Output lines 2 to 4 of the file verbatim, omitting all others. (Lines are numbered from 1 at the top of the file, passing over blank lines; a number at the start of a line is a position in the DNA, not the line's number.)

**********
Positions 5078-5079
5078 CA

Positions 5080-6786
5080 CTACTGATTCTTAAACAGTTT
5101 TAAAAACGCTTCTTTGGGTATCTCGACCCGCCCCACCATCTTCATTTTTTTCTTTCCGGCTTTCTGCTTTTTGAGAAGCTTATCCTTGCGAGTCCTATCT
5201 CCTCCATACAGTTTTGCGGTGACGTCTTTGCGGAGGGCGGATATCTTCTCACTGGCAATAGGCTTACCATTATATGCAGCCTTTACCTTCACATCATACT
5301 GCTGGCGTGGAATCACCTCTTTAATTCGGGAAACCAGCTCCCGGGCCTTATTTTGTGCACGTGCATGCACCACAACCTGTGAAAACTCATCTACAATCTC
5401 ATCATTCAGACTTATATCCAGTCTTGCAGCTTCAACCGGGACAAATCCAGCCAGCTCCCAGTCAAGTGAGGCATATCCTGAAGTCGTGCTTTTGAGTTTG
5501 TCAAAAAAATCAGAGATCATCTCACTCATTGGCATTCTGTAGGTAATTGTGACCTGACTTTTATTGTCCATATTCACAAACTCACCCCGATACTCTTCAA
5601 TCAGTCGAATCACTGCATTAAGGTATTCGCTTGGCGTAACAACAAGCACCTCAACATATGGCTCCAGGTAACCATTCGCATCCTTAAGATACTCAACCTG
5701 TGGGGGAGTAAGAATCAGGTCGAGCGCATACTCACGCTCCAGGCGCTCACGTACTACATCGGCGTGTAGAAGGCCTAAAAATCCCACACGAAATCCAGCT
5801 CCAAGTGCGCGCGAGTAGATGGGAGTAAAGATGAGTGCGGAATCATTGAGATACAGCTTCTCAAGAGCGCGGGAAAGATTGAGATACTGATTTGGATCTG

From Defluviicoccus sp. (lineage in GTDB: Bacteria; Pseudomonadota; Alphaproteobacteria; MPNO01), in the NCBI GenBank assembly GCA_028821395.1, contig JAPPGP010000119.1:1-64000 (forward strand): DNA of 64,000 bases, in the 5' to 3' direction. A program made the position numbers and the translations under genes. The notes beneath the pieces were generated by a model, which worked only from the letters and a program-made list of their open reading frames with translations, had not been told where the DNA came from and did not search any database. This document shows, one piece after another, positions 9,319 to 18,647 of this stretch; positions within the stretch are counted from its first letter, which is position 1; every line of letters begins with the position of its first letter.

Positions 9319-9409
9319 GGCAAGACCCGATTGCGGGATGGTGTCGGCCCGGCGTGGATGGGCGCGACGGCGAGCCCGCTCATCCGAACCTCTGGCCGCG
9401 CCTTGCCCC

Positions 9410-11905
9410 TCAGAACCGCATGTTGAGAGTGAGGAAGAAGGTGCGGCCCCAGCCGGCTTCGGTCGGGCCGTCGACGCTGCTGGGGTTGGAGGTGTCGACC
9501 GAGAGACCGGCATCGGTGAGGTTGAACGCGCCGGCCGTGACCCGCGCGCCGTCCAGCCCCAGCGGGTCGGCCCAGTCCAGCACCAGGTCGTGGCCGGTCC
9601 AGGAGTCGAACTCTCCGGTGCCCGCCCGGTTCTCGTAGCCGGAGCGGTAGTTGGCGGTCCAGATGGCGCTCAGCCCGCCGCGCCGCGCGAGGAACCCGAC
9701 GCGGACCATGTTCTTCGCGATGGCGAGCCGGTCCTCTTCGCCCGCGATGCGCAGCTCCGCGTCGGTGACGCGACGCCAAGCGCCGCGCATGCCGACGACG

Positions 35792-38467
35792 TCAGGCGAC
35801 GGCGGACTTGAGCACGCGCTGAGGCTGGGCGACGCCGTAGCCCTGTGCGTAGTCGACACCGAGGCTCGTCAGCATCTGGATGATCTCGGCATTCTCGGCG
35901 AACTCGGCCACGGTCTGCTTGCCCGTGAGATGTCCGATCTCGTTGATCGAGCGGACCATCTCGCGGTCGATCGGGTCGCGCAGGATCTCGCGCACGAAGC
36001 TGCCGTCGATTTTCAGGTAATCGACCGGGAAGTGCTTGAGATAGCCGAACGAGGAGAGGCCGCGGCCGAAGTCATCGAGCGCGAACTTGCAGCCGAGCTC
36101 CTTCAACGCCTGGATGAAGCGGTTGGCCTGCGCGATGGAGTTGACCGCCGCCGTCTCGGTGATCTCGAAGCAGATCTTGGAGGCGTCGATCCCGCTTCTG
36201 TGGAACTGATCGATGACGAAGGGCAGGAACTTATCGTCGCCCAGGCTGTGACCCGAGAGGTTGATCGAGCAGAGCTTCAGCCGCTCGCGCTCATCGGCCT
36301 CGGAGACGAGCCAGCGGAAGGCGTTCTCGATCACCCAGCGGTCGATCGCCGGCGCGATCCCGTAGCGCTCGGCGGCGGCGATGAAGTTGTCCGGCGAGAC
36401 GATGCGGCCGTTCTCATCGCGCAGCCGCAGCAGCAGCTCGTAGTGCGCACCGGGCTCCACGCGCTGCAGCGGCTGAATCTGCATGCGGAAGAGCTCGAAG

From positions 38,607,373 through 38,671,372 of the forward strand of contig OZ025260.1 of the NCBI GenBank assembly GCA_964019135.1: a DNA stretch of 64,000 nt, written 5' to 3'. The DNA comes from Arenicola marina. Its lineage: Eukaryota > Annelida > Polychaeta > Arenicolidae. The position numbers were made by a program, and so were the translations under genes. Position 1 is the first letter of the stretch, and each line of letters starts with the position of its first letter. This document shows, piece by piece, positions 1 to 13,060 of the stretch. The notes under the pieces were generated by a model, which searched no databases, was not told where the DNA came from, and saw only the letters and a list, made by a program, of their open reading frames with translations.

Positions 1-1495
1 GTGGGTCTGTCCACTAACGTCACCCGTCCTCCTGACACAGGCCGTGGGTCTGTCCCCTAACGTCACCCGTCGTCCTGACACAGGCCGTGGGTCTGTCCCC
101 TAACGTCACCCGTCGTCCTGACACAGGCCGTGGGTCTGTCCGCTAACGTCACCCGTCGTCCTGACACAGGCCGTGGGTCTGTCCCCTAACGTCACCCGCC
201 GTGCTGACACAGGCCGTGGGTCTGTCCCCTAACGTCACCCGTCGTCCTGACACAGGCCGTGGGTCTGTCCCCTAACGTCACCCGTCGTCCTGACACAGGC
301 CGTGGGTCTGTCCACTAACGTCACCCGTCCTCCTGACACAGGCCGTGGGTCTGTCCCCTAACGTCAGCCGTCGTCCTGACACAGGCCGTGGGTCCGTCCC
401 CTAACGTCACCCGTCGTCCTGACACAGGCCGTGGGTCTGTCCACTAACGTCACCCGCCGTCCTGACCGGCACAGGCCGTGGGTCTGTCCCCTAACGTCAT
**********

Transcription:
5078 CA

Positions 5080-6786
5080 CTACTGATTCTTAAACAGTTT